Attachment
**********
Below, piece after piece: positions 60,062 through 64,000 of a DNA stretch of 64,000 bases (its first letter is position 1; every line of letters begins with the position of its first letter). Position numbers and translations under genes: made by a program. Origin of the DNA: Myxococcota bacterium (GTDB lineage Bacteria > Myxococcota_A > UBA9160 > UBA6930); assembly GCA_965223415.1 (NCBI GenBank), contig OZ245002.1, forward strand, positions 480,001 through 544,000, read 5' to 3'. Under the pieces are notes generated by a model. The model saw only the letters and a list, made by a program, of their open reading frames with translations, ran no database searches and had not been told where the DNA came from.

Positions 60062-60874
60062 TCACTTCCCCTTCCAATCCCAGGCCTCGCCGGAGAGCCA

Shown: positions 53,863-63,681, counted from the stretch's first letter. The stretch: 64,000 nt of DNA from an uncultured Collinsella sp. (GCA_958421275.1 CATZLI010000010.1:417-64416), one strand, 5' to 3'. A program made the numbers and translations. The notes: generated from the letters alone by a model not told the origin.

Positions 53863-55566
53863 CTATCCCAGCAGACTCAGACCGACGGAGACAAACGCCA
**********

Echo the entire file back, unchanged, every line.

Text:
Below, piece after piece: positions 60,062 through 64,000 of a DNA stretch of 64,000 bases (its first letter is position 1; every line of letters begins with the position of its first letter). Position numbers and translations under genes: made by a program. Origin of the DNA: Myxococcota bacterium (GTDB lineage Bacteria > Myxococcota_A > UBA9160 > UBA6930); assembly GCA_965223415.1 (NCBI GenBank), contig OZ245002.1, forward strand, positions 480,001 through 544,000, read 5' to 3'. Under the pieces are notes generated by a model. The model saw only the letters and a list, made by a program, of their open reading frames with translations, ran no database searches and had not been told where the DNA came from.

Positions 60062-60874
60062 TCACTTCCCCTTCCAATCCCAGGCCTCGCCGGAGAGCCA

Shown: positions 53,863-63,681, counted from the stretch's first letter. The stretch: 64,000 nt of DNA from an uncultured Collinsella sp. (GCA_958421275.1 CATZLI010000010.1:417-64416), one strand, 5' to 3'. A program made the numbers and translations. The notes: generated from the letters alone by a model not told the origin.

Positions 53863-55566
53863 CTATCCCAGCAGACTCAGACCGACGGAGACAAACGCCA